Diplocat argues that Germany would deal with a case like Catalonia’s ‘more intelligently’ than Spain

  • 'Merkel would have dealt with a situation like this one in a different way from the Spanish government', said Royo

19.01.2017 - 19:09
Actualització: 20.01.2017 - 13:12

‘Tactfully, intelligently and with an open mind’. This is how German Chancellor Angela Merkel and the German institutions would react if they have to face a political conflict such as the Catalan one, according to the Secretary General of the Public Diplomacy Council of Catalonia (Diplocat), Albert Royo. During a conference in the Bavarian city of Augsburg, in Germany, Royo said that Berlin’s attitude would be ‘different’ to Madrid’s. Although the German Constitutional Court said recently that Bavaria does not have the right to hold an independence referendum, Royo argued the attitude would change if pro-independence forces in this bundesland were as big as they are in Catalonia.

‘In Bavaria the self-determination party represents 2% of Bavarians, and has no members of Parliament. The Catalan situation is completely different. 80% of Catalans want an independence referendum and there is an independence majority in Parliament’, Royo pointed out. ‘Merkel would have dealt with a situation like this one in a different way from the Spanish government’, he added, in his opening speech of the conference ‘What is going on in Catalonia? Reassessing self-determination in Western Europe’.

Royo also regretted the Spanish government’s attitude to the ruling from the German Constitutional Court, suggesting that Madrid has double standards when it comes to Catalonia. ‘The same Spanish government that tell us that Scotland and Quebec are not applicable, now says that Bavaria is a precedent’, he stressed.

In front of a German audience, Royo said that the ‘political conflict’ in Catalonia ‘will only be solved through democratic means, the only possible way within the European framework’. However, he warned that ‘400 political representatives are facing court cases in Catalonia’ for ‘crimes of opinion’. ‘The speaker of the Catalan Parliament, Carme Forcadell, is soon to be judged for allowing a debate’, he said, adding that ‘former Catalan government president, Artur Mas, will also be in court on the 6th of February for having allowed a non-binding public consultation’. ‘This legal offensive by the Spanish state sets a bad precedent for Western democracies’, Royo stated.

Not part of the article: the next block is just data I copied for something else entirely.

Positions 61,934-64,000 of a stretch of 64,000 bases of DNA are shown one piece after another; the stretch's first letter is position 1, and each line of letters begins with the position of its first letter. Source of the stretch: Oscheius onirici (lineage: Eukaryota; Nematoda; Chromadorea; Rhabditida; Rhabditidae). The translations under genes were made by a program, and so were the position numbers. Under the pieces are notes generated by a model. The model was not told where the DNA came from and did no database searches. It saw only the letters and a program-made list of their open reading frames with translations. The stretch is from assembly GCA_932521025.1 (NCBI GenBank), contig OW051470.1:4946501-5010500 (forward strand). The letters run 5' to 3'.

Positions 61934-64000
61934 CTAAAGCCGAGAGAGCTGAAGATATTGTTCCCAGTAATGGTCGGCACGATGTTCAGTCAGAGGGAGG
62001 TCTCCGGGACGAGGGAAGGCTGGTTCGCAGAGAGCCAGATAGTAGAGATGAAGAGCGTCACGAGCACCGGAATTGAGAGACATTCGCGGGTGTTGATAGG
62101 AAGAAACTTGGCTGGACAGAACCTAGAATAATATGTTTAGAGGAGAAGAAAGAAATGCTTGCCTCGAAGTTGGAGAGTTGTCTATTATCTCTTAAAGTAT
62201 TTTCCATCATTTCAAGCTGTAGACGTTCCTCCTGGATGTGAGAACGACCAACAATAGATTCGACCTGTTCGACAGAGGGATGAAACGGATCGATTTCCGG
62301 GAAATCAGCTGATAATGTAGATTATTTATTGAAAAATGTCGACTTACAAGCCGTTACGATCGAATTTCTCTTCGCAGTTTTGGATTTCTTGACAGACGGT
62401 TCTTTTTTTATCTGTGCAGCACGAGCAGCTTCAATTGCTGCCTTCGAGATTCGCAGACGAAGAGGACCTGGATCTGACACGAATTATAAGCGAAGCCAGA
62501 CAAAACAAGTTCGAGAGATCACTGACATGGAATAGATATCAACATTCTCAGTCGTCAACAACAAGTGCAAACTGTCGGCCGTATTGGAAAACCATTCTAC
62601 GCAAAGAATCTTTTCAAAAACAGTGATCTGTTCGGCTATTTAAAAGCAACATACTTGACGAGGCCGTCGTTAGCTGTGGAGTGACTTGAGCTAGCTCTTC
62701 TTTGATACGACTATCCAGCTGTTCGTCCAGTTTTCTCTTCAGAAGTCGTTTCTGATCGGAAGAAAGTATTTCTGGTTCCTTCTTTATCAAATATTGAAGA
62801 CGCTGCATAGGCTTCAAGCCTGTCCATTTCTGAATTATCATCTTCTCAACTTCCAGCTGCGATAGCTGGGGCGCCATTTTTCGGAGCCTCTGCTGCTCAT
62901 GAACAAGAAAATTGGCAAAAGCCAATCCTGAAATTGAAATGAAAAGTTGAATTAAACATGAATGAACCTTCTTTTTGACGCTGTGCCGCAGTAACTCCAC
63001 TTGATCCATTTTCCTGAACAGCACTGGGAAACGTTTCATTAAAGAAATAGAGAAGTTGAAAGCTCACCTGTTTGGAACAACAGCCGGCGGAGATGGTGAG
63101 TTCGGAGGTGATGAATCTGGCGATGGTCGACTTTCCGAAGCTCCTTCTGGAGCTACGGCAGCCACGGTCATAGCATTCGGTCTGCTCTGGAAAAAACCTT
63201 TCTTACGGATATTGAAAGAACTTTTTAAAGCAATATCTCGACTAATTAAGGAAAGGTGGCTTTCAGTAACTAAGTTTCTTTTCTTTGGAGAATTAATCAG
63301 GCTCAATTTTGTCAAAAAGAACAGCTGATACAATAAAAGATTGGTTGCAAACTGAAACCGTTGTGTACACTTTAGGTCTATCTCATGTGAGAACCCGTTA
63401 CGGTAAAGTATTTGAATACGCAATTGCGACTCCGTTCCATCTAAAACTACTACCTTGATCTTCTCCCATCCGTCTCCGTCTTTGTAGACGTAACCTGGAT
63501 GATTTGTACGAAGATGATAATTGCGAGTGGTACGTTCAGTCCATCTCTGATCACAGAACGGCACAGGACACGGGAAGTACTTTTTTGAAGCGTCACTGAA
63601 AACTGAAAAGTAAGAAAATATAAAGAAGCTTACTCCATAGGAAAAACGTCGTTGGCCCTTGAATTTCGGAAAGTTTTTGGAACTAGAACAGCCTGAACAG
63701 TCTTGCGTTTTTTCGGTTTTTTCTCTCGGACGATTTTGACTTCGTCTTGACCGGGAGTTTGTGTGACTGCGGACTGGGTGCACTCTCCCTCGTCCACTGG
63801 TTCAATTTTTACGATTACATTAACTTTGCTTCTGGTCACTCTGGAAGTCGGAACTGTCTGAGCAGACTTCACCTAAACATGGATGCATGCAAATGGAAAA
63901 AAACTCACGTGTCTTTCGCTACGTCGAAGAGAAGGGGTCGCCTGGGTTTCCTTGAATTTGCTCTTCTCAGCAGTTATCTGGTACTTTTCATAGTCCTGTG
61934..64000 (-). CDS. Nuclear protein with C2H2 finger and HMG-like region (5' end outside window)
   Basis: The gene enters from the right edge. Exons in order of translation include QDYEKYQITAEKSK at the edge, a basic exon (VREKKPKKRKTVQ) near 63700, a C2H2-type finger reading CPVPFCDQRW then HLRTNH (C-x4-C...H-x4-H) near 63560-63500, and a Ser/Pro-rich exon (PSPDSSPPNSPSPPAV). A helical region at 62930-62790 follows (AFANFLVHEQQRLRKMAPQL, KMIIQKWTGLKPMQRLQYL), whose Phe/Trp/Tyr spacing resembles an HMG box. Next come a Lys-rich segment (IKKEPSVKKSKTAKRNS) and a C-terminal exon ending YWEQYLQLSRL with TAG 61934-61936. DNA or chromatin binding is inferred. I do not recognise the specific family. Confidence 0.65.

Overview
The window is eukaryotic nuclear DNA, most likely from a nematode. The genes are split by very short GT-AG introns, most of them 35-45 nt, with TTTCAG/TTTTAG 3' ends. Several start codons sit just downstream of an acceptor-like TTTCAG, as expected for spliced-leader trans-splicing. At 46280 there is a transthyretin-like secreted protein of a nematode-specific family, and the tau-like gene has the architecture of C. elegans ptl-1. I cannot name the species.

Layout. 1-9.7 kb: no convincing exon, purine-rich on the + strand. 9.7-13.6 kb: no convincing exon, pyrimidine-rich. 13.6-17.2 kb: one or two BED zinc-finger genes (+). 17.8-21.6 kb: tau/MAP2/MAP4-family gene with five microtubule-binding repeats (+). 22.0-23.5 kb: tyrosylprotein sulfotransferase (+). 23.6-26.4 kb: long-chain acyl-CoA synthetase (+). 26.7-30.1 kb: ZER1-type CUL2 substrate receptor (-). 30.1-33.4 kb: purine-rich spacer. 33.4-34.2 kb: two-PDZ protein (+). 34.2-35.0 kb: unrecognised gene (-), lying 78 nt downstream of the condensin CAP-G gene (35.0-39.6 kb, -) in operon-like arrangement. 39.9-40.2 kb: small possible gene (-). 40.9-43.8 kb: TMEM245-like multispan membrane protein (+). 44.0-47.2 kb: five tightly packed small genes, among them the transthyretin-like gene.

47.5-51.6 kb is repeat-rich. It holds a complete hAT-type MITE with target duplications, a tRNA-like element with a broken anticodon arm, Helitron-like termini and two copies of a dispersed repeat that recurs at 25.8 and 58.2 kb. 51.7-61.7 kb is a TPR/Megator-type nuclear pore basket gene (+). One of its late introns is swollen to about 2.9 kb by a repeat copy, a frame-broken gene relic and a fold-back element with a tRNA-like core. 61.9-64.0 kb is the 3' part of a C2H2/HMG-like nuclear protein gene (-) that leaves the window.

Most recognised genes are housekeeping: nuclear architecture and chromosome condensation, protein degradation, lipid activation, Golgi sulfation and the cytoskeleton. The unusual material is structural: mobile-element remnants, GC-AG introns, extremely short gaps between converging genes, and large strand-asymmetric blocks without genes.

International experts
At the conference, the Director of the Institute of Canadian Studies, Peter A. Kraus, said that ‘federal models, like Canada or Germany, can better solve their territorial conflicts’ than Spain. Kraus rejected that Catalonia could be compared to Bavaria and its relationship with Germany, and added that Catalans ‘are a structural minority within Spain’ that can ‘hardly have an influence on Spanish governance’. For his part, Professor Emeritus of History at the University of Erlangen-Nuremberg, Dr Walther L. Bernecker, said that ‘Madrid has gone too often and too early to the Courts complaining about Catalonia’ and it is now ‘reasonable’ to ‘reform the Spanish Constitution’, 38 years after it was signed, in order to find a solution. Stefan Oeter, Professor of Law at the University of Hamburg, also argued that ‘if Madrid wants to find a solution to this problem, they should open the debate about reforming the Constitution’.

Participants at the conference also included Rainer-Olaf Schultze, Professor Emeritus of Political Science at the University of Augsburg; Alain G. Gagnon, Professor of Contemporary Québec at La Sorbonne in Paris; Ferran Requejo, Professor of Political Science at the University Pompeu Fabra; and Kai-Olaf Lang, Senior Fellow at the German Institute for International and Security Affairs (SWP).

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